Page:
Physical weathering is one of the most common influences on soil formation. It occurs when a mechanical action breaks down rocks. This may be due to abrasion, which is when rocks collide with one another; frost; or other temperature changes that cause rocks to break down.
Rocks can also be broken down slowly by living things. For example, burrowing animals may help water and air work its way into rocks. Another example can be seen when plant roots grow into the cracks of a rock and cause it to split.
Factors That Impact Soil Formation
Here is a look at some of the factors influencing the formation of soil.
Soil is generally made up of weathered rock, and the type of rock it came from can influence the composition of the soil. For example, sedimentary and igneous rocks will create very different types of soil. Rocks containing feldspar will break down into a clay-like soil because its mineral silicates have a low resistance to weathering, while soil formed by weathered granite is sandy thanks to its high resistance to weathering, which causes it to break down into gritty particles.
Climate is one of the biggest factors in determining the formation of soil. Rainfall is one major factor as the water from rain supports both chemical and physical weathering. On the other hand, areas that experience lower amounts of rainfall tend to form soil that is more alkaline because calcium carbonates can build up in the soil’s upper layers due to a lack of leaching.
In areas with heavy rainfall, soil is more susceptible to weathering, erosion and leaching. Soils in these areas are generally more acidic thanks to minerals such as calcium, magnesium and potassium being replaced by the hydrogen atoms of rainwater.
Weathering takes place more quickly in warmer temperatures as plants and microbes flourish in the heat, while colder climates that are less welcoming to microbial activities and plants tend to see more gradual rock weathering.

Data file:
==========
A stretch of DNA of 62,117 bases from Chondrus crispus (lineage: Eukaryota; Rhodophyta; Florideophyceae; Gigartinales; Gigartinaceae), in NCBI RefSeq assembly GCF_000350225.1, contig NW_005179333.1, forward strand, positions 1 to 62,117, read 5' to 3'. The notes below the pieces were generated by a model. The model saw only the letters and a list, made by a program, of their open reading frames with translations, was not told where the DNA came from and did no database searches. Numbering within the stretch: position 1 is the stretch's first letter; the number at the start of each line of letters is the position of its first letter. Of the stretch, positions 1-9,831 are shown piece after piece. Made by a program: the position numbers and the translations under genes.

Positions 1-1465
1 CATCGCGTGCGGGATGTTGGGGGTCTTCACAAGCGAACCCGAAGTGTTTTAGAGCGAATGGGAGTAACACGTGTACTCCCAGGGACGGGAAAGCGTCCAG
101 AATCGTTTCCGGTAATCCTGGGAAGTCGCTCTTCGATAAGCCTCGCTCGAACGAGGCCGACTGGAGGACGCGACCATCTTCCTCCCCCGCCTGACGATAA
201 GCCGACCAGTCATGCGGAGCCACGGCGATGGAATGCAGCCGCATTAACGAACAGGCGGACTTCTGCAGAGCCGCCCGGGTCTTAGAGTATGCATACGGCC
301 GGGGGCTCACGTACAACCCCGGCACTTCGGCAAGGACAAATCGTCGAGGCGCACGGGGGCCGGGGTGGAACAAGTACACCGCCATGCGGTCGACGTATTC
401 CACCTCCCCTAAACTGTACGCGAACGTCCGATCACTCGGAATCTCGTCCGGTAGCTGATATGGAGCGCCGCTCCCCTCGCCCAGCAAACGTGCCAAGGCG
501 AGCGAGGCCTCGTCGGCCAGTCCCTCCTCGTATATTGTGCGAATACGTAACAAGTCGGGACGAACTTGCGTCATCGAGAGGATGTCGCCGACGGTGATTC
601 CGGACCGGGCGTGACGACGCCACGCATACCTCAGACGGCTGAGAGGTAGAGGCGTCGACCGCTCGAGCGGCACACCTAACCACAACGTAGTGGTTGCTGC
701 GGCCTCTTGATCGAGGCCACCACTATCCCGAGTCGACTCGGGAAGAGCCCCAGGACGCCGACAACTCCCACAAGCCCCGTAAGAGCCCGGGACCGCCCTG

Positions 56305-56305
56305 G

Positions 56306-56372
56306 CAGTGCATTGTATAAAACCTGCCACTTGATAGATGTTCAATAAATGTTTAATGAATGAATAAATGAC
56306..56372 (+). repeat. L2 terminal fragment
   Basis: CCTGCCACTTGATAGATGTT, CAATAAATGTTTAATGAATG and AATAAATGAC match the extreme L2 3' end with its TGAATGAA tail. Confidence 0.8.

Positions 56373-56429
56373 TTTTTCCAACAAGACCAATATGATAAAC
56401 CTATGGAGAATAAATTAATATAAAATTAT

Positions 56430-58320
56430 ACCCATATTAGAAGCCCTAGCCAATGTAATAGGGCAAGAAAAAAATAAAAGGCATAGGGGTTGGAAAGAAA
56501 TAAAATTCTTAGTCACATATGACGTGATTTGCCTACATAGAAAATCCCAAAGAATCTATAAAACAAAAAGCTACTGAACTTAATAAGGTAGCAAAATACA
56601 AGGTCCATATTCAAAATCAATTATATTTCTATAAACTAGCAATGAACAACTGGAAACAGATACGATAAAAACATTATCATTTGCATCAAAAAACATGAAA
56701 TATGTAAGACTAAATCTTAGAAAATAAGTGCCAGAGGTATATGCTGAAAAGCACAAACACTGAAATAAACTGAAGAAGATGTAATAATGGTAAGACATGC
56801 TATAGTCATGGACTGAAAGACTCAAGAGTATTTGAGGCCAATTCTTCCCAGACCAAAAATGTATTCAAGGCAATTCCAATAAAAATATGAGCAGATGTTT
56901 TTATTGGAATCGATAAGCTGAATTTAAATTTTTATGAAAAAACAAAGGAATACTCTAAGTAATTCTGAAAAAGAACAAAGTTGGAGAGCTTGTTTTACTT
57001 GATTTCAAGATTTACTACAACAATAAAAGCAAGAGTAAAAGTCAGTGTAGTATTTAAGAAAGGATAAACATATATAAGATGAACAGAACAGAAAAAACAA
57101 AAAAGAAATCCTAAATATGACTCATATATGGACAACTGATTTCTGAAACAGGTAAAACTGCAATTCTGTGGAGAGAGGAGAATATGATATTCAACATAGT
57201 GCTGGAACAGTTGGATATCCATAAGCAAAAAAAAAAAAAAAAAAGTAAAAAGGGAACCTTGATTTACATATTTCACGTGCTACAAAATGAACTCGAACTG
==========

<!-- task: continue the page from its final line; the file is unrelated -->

A soil’s properties also depend on how long it has been weathered. Soil that has been exposed to soil-forming factors for a longer time will be more developed and complex than newer soil.
Another factor that influences soil formation is the shape of the surface of the earth. In steep land, erosion from water and wind is more common, and this causes rock sediments to move and rock minerals to be washed downward toward valleys. As a result, soils in valleys are usually richer in organic material, more fertile and darker in color. Soil on hilltops, in contrast, is generally more eroded and less fertile and favorable to plant growth.
Get in Touch With the Soil Experts at Dirt Connections
Get in touch with Dirt Connections for all of your Northern Virginia soil needs. We can deliver high-quality fill dirt and gardening soil throughout the region and answer all of your questions about the right soil for each project.
Dirt Connections was started with one goal in mind: providing quality residential and commercial construction services to clients on time and on budget. Reach out for more information on how we can support your next project.